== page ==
WTO gives Beijing $ 645 million in tariff weapons against the United States News of the trade war

The World Trade Organization said China could retaliate against US annual exports worth $ 645 million as part of a decade-long trade dispute over US anti-subsidy tariffs on Chinese goods.

from Bloomberg

The World Trade Organization provided Beijing with new tariff weapons against the United States during a politically sensitive moment for the Biden administration – almost a year after a weak truce in the trade war between the two largest economies.

On Wednesday, a WTO arbitrator in Geneva said China could retaliate against $ 645 million in annual US exports as part of a decade-long trade dispute over US anti-subsidy tariffs on Chinese goods. The amount was much less than the $ 2.4 billion that China had originally asked for legal powers to target.

Although $ 645 million pales in comparison to China’s $ 110 billion in tariffs on US goods during the Trump administration, it still provides Beijing with a new irritant to put pressure on President Joe Biden as he seeks to quell inflationary winds before the by-elections. .

The Biden administration may try to repeal China’s WTO-approved tariffs, but to do so it must reconsider US countervailing duties, which would increase competition for key US manufacturing sectors such as steel and aluminum.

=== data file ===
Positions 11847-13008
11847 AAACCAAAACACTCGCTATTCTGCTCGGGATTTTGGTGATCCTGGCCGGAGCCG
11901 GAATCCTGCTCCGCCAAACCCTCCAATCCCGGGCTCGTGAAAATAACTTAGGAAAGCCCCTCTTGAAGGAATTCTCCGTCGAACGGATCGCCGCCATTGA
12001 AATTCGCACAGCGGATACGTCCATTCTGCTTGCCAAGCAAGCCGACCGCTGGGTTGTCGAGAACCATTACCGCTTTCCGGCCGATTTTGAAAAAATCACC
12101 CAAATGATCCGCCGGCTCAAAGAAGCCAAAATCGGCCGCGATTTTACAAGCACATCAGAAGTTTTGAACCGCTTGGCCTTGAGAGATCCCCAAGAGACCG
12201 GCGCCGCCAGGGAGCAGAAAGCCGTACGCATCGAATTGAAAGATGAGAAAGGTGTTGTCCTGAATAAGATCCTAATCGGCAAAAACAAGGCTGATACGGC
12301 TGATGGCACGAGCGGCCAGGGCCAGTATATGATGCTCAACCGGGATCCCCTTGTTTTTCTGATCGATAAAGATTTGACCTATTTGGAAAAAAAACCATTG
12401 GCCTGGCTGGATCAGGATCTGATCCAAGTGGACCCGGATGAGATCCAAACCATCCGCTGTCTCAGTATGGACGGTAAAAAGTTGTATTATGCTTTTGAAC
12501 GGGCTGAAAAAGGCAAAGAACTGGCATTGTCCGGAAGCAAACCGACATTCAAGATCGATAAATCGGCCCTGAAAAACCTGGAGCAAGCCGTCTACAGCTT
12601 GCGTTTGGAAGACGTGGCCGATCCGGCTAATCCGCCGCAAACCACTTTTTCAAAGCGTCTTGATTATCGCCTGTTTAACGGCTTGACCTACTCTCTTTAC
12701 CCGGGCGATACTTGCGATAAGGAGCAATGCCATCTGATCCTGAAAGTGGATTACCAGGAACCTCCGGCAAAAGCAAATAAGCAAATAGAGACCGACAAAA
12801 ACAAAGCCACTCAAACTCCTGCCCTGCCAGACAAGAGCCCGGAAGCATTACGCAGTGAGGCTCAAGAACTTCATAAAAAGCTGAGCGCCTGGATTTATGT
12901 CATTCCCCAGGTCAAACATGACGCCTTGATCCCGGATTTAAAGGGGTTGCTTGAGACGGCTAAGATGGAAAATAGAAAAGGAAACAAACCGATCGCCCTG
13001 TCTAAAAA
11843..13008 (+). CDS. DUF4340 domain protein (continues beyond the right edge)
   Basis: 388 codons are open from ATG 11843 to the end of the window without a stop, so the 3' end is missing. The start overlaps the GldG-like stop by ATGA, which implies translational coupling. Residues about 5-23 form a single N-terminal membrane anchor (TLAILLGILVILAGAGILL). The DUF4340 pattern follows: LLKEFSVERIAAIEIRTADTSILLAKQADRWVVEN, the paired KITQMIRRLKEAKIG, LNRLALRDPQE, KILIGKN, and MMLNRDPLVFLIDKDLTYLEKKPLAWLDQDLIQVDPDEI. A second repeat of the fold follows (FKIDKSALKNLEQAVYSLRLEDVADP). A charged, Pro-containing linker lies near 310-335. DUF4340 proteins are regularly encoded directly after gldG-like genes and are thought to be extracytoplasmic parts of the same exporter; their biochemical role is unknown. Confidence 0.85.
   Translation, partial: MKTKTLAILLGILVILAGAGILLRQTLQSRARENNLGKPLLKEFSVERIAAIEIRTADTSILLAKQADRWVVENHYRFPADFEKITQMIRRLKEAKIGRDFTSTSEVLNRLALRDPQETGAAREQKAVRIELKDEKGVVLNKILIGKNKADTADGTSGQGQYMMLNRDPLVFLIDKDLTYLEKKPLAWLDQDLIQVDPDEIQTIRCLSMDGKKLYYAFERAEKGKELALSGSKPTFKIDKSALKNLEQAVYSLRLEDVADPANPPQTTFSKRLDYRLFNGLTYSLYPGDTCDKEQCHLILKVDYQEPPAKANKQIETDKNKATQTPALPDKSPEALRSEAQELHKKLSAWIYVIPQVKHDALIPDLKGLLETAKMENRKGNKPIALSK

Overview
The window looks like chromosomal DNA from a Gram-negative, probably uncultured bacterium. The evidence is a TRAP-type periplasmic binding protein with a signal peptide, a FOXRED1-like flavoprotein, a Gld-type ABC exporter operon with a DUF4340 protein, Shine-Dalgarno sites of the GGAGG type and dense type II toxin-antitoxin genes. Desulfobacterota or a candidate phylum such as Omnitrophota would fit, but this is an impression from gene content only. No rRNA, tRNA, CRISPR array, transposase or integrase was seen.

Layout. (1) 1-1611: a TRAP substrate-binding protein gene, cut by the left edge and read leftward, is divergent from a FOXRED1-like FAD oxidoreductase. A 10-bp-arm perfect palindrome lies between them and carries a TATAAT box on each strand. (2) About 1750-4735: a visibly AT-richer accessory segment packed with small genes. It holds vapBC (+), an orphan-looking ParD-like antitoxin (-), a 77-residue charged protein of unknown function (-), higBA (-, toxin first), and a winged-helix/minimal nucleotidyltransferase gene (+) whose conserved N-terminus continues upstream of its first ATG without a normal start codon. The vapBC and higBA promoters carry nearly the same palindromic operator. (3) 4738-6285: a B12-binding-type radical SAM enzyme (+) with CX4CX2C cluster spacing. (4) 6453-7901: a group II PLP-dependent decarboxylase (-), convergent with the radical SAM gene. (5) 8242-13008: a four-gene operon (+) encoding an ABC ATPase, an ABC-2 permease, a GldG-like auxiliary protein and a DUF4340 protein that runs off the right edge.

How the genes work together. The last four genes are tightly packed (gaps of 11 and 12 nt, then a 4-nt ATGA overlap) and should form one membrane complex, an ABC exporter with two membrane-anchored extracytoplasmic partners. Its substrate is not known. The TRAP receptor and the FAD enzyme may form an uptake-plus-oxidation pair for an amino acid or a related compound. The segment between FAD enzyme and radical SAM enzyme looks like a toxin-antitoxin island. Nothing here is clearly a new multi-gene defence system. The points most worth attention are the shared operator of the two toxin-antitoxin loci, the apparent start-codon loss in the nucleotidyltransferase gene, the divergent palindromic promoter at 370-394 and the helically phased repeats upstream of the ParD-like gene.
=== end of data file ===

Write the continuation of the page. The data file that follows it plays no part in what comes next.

Beijing may now seek formal WTO authorization for revenge against US goods and services, which could be granted next month.

Disappointment in the United States

Adam Hodge, a spokesman for the US Trade Representative, said the decision was “deeply disappointing” and “reflects the Appellate Body’s misinterpretations that undermine WTO members’ ability to protect our workers and businesses from Chinese trade-distorting subsidies.”

“Today’s decision reinforces the need to reform WTO rules and settle disputes that have been used to protect China’s non-market economic practices and undermine fair, market-oriented competition,” Hodge said in an e-mail statement.

The dispute dates back to 2012, when China complained that the United States had imposed illegal countervailing duties on about a dozen Chinese imports, including thermal paper, pipes, citric acid, lawn mowers, kitchen shelves, magnesium bricks, printed graphics, solar panels, wind towers and steel sinks.

The WTO has repeatedly ruled against the United States in the dispute, and has since found that Washington has failed to withdraw its illegal countervailing duties in a timely manner.

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